TACOMA, WASH — A modest, 200-seat theater in Seattle has staked its bank account against the accepted logic that serious theater outside Broadway must be nonprofit to survive.
Capitol Hill Arts Center is a for-profit venture that, instead of balancing box office with public and private donations, relies on ticket sales, building rentals and concessions. This model marks a synthesis of profit-making methods mixed with social responsibility, a la Ben & Jerry’s or the Body Shop.
The theater has produced one premiere, but its growing reputation in Seattle is based on solid productions of classics such as “Death of a Salesman,” “Rhinoceros” and “The Resistible Rise of Arturo Ui.”
“Show business is a business like any other,” says 28-year-old founder Matthew Kwatinetz, whose family background seems a fortuitous recipe for his current project — dad’s a venture capitalist and mom’s a nonprofit guru. He opened CHAC (pronounced: SHACK) after a previous string of other startups, both nonprofit and for-profit, that have had varying degrees of success.
It is a populist theater, not a commercial theater that is spiritually a nonprofit, meaning that CHAC shares the nonprofit community’s intention to further the art form, says managing director Aimee Bruneau. Tickets cost $10 to $18.
Nonprofits have become too beholden to funders and boards of directors when they should respond more directly to audiences, Kwatinetz says.
Plus, the nonprofit model provides scant protection from business failure, Bruneau says.
Almost 60% of nonprofit theaters lost money in 2003, according to the national nonprofit service organization Theater Communications Group. .
“(CHAC) can call itself a for-profit theater if it wants to, but it won’t turn a profit,” says Chris Shelton, former general manager at Tacoma Actors Guild.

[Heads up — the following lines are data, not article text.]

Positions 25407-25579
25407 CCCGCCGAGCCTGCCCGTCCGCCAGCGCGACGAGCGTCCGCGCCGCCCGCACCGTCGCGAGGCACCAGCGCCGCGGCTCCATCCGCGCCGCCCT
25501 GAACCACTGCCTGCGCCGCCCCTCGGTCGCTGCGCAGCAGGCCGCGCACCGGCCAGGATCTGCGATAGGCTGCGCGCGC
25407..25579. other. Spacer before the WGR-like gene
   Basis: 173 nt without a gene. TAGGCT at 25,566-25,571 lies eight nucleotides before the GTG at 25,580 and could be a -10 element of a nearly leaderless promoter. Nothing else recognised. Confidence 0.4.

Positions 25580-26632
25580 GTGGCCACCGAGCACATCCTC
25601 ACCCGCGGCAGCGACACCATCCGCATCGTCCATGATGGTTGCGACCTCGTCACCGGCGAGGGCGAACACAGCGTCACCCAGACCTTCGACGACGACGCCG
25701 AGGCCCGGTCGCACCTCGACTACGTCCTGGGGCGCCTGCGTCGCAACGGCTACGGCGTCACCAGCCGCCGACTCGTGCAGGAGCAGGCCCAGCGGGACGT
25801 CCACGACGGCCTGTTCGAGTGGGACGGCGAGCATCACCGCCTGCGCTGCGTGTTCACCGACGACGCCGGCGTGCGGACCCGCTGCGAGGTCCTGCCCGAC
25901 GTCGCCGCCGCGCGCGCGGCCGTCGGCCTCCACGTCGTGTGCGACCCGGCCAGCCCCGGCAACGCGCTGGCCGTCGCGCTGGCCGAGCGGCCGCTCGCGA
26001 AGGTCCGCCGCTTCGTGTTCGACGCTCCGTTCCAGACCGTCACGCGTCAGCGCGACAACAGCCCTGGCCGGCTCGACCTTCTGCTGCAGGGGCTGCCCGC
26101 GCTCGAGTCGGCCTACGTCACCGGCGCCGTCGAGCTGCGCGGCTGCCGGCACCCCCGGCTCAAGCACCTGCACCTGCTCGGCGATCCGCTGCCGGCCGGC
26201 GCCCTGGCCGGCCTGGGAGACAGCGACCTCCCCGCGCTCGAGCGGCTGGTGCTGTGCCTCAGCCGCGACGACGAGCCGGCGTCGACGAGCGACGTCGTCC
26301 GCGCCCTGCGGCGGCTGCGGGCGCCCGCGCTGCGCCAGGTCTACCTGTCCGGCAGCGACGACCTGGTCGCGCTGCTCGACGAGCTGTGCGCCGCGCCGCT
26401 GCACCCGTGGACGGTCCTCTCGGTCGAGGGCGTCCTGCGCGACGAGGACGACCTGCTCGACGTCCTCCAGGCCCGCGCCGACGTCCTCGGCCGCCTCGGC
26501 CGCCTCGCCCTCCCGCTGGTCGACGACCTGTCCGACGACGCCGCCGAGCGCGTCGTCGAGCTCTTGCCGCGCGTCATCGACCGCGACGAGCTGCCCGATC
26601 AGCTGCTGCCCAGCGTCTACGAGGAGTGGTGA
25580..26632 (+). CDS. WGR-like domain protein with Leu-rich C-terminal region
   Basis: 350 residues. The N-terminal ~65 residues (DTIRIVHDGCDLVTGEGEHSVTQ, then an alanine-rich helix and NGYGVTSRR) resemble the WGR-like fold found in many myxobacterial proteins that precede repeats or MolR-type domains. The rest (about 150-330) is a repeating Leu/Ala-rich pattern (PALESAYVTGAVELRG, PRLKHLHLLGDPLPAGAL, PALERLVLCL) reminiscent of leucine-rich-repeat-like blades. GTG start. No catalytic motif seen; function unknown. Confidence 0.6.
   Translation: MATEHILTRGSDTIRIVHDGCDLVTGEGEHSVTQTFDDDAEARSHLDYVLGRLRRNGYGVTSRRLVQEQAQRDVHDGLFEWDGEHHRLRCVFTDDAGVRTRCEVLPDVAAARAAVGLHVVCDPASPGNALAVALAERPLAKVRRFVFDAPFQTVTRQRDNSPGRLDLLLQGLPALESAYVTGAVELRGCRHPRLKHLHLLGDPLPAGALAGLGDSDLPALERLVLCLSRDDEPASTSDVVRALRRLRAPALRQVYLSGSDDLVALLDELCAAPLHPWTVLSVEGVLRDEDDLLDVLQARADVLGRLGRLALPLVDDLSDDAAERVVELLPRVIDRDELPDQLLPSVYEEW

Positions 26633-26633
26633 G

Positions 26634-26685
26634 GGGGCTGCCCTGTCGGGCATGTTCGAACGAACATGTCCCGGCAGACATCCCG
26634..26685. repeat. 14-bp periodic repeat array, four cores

That said, Shelton praises CHAC’s innovative approach to solving the problems of nonprofits, which she knows all too well . Her theater closed suddenly and laid off its employees last December, with $350,000 of debt, and is now running in an interim capacity as trustees hash out future plans.
CHAC doesn’t make money yet.
Its business model is divided into theater production, merchandising and concessions, and rentals of the building, an 18,000 square-foot 1917 auto showroom and former school now complete with restaurant, pilates studio, bar and cabaret.
The production budget is $120,000, almost half the total business budget. When CHAC opened, it sold 300 tickets per run. Now it sells an average of 1,750, and the shows pay for themselves, not counting administrative overhead and lease costs, Kwatinetz says. He expects the whole business, which includes a staff of five full-time employees, to be “cash-flow positive” in a year.
“Our overall goal is to build a network of four to six places like CHAC around the country,” he says.
At CHAC, some artists work at Actors Equity union wages, and everyone involved in a production shares any profits. Those checks have been small and infrequent, but the goal is to pay everyone a living wage, Kwatinetz says.
CHAC is an anomaly, though how many others exist is unclear.
A small for-profit called Off-Market Theater opened two years ago in San Francisco, providing mainly rental space to other companies, but inquiries at umbrella groups in major U.S. cities failed to turn up any others.
For many large theaters, the for-profit model may remain unthinkable. Ben Cameron, nonprofit head honcho at TCG, says he has begun telling his Columbia U. theater students to think twice before starting nonprofits: “Being a nonprofit is not a given, the way it used to be.”